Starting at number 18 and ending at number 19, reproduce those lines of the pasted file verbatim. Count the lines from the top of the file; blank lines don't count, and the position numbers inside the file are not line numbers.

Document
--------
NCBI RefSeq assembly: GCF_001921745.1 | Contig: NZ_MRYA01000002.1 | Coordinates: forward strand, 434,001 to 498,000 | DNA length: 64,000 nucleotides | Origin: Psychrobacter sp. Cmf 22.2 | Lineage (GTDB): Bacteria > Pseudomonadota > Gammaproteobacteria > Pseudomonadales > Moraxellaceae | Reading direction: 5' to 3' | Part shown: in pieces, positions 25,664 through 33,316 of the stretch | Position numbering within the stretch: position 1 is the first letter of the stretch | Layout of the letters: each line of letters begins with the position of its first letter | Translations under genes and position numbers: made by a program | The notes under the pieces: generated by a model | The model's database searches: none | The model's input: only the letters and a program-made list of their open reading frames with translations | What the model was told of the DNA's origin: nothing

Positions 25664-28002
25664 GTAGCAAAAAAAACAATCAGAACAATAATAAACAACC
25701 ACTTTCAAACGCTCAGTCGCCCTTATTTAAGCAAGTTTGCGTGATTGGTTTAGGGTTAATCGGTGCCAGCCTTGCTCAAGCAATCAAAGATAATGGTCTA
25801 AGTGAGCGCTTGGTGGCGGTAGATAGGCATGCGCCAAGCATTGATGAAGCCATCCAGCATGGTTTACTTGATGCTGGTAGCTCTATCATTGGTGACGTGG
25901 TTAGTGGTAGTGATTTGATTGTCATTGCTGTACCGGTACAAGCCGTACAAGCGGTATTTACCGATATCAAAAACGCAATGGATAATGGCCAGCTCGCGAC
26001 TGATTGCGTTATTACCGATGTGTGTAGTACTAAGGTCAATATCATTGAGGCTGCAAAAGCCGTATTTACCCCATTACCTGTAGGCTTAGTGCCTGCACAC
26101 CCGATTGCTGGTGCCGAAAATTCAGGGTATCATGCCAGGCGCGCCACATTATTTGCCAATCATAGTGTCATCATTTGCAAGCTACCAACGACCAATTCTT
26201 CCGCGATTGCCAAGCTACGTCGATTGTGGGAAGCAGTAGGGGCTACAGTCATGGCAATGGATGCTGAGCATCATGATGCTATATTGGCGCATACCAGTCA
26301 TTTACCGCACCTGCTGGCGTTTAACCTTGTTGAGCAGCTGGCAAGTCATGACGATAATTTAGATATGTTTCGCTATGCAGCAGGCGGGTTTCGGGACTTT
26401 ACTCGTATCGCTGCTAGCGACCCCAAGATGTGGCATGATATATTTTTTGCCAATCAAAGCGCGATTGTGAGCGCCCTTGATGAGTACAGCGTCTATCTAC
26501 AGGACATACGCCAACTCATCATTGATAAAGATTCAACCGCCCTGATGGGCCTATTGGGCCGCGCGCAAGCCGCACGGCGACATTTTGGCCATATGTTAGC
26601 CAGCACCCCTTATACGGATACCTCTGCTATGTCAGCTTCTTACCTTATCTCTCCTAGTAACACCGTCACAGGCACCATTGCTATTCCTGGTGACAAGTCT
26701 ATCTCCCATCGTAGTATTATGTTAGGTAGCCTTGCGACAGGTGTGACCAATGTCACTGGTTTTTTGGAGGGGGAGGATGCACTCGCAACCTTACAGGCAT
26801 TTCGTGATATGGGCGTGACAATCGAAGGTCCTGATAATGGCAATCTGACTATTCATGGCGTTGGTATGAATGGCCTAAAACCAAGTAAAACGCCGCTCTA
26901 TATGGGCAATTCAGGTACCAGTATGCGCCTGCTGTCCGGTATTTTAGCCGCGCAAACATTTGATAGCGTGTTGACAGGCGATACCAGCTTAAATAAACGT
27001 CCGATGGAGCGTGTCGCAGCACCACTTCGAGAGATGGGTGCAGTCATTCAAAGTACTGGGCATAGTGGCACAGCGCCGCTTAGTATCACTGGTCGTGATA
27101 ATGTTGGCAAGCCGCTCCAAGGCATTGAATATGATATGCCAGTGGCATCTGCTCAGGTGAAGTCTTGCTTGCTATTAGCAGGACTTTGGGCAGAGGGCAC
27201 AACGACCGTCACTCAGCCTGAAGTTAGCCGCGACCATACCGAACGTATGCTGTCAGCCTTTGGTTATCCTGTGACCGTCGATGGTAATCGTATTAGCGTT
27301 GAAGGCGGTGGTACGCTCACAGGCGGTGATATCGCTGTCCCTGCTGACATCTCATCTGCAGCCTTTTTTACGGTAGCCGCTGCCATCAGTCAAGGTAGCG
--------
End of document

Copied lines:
27101 ATGTTGGCAAGCCGCTCCAAGGCATTGAATATGATATGCCAGTGGCATCTGCTCAGGTGAAGTCTTGCTTGCTATTAGCAGGACTTTGGGCAGAGGGCAC
27201 AACGACCGTCACTCAGCCTGAAGTTAGCCGCGACCATACCGAACGTATGCTGTCAGCCTTTGGTTATCCTGTGACCGTCGATGGTAATCGTATTAGCGTT